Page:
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comment “Taking it easy” in Spanish
Yes, I am; maybe it's not only generation bound but geography bound too.
1d
awarded  Custodian
1d
reviewed Leave Open ¿Por qué Hernán en lugar de Hernando?
1d
comment “Taking it easy” in Spanish
Just to add variety, I love the expresion hacer algo de tranquis, which can be used without an activity verb to also express the general attitude of a whole timespan. ¿Qué has estado haciendo? Nada, en casa de tranquis. ¿Salimos de copas? Vale, pero de tranquis (not to get wasted). Conduce de tranquis, que vas muy tenso. Might be a bit generation bound, though, I don't know if it has a «how do you do, fellow kids» connotation to younger people.
Apr
29
comment Hay una traducción aceptada para “pretty print”?
Me acaba de venir a la cabeza dos meses después «embellecer» o cualquiera de sus derivados.
Apr
23
awarded  Revival
Apr
23
revised Is there something deeper behind the “verb classes swapping” of the subjunctive endings?
Clearer comparison
Apr
23
answered Is there something deeper behind the “verb classes swapping” of the subjunctive endings?
Apr
23
comment Is there something deeper behind the “verb classes swapping” of the subjunctive endings?
@HonzaZidek ok will try.
Apr
21
comment Is there something deeper behind the “verb classes swapping” of the subjunctive endings?
My answer is speculative, so keeping it as comment. As Spanish kept a small number of conjugation types (like most modern Romance languages) it may look like a swap to us. But Latin had five conjugation types. According to this, Latin had just one thematic vowel of choice for the present subjunctive of all regular conjugation types. This vowel happened to be -a- but also happened to prove cacophonic in the 1st conjugation, which also had a thematic -a- of its own. The change to -e- in just that case had euphonic reasons.
Apr
20
comment Circumflex or Acute over O and proper translation
Fun trivia: Spanish did have a circumflex for just the 18th century. Not that it changes anything of what you say, and OP's original certainly has a typo; but I didn't know.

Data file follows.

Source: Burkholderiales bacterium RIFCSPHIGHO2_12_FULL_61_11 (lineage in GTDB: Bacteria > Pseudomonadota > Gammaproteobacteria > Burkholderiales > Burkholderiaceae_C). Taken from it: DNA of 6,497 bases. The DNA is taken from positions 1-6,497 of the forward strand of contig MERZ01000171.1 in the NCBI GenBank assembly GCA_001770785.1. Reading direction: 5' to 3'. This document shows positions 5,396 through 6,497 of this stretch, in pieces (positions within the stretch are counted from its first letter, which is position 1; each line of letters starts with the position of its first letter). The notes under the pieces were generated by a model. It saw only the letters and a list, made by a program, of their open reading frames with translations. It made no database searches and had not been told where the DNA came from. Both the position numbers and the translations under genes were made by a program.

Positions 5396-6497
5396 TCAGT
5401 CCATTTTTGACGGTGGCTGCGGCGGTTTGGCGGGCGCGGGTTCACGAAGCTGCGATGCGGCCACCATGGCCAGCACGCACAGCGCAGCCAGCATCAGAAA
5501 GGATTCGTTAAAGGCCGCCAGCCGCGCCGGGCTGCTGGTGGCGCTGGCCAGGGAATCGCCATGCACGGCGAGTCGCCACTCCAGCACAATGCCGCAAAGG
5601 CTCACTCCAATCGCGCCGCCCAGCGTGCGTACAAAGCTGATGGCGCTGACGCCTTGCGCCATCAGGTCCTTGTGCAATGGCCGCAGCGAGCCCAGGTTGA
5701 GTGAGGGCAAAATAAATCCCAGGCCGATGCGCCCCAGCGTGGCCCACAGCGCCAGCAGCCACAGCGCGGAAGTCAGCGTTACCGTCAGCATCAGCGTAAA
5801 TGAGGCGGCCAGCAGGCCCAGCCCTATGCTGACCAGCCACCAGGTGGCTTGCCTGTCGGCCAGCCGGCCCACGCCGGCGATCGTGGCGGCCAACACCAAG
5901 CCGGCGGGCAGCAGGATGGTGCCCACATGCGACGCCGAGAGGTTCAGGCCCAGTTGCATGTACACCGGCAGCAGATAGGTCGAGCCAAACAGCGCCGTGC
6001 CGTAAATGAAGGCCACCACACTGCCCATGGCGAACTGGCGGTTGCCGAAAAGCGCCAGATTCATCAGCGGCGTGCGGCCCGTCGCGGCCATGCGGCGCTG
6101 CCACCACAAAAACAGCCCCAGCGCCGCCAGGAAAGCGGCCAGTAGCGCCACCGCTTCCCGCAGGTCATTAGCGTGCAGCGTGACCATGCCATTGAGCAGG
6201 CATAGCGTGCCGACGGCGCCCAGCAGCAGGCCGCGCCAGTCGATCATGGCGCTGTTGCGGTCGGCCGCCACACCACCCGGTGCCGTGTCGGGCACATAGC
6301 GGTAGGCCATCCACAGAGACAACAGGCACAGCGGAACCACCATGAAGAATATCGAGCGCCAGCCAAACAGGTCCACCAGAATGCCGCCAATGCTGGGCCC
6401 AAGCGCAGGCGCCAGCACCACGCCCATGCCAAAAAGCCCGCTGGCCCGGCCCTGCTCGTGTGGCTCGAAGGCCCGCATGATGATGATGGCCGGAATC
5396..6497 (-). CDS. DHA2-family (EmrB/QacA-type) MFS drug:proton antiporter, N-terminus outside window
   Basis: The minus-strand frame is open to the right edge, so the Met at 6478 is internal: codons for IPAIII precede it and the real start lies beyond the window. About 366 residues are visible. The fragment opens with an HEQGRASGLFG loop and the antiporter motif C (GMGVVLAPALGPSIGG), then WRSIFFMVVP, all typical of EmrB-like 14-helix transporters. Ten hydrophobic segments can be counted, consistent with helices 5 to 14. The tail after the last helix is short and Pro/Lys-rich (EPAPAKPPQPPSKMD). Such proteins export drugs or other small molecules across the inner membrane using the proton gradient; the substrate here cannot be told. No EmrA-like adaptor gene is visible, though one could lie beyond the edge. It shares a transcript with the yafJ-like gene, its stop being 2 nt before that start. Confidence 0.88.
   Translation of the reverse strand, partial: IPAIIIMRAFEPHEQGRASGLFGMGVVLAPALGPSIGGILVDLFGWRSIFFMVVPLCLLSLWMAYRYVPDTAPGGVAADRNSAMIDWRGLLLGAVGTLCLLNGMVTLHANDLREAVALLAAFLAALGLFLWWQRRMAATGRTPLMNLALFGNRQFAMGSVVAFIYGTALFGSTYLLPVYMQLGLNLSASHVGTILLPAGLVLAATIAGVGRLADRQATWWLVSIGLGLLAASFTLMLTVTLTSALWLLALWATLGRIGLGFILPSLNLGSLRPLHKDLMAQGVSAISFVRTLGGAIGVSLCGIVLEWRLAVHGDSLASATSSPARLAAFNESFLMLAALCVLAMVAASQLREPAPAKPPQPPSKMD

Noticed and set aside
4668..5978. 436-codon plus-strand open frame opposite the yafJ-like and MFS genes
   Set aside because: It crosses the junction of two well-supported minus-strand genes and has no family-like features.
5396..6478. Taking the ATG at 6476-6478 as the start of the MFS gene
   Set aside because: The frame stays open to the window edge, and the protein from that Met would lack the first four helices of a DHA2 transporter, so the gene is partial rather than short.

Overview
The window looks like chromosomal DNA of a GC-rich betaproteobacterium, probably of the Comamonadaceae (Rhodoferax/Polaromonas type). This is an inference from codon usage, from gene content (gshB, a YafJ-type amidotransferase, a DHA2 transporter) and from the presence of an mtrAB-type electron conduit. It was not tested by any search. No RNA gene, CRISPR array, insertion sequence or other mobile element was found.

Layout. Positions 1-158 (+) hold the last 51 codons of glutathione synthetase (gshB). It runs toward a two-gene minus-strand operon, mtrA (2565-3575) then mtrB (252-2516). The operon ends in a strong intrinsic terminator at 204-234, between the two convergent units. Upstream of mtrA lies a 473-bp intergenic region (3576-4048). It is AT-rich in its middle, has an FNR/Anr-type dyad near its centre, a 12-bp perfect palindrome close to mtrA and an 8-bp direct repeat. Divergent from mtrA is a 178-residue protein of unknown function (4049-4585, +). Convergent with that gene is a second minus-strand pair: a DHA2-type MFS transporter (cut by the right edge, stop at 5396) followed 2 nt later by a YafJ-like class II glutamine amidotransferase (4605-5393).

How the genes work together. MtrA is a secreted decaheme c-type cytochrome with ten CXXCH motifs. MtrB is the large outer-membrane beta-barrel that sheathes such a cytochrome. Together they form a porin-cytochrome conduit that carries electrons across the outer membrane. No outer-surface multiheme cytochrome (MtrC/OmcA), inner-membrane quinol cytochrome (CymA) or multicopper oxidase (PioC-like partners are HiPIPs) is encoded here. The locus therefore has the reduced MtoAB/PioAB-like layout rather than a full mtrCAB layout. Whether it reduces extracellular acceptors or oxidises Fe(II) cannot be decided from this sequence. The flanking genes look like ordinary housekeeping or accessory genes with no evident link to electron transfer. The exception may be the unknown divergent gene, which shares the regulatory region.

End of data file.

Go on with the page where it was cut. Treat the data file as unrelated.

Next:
Apr
16
comment Where is “línea” used in addition to “cola”
A «línea» of people is accepted by the DRAE so it must be normal somewhere, but in the Peninsula I've heard «cola» much more often, followed by «fila» (the latter with a sense of formation more than of waiting turn, e.g. school children).
Apr
14
reviewed Reject Most accurate translation of “possum”
Apr
6
comment ¿Por qué cerramos las discusiones con un “y punto pelota”?
Yo diría que sí se sigue usando pero que ha cambiado la forma. No es raro ver artículos que marcan el final tipográficamente, especialmente si constan de más de una página; lo que creo que sucede es que la forma de la «pelota» ha cambiado y lo que más se ve (y hablo desde la estadística más personal y seguramente más sesgada del mundo) es el cuadratín negro, como en este ejemplo: manuguerrero.es/wp-content/uploads/2013/01/…
Mar
6
comment “De ala fija” meaning
No, está bien así, gracias.
Mar
5
answered “De ala fija” meaning
Feb
26
comment Hay una traducción aceptada para “pretty print”?
¿Sería lo mismo que la impresión elegante que se menciona aquí? Lo menciono sólo porque es así como lo traduce la WP francesa.
Feb
24
reviewed Approve How do you introduce yourself on the phone?
Feb
17
comment Traducción para “herding cats”
«Arar el mar» se sale de la metáfora animal, pero me parece que tiene la misma connotación (quizás más tirando hacia lo inútil del acto que hacia la resistencia —en esta caso pasiva— del objeto). Una vez oí que algo era «como meter un pulpo en una red(ecilla)» pero no sé cuán extendido está o si se entiende muy bien.
Feb
16
revised Etymology of “cualquiera”
link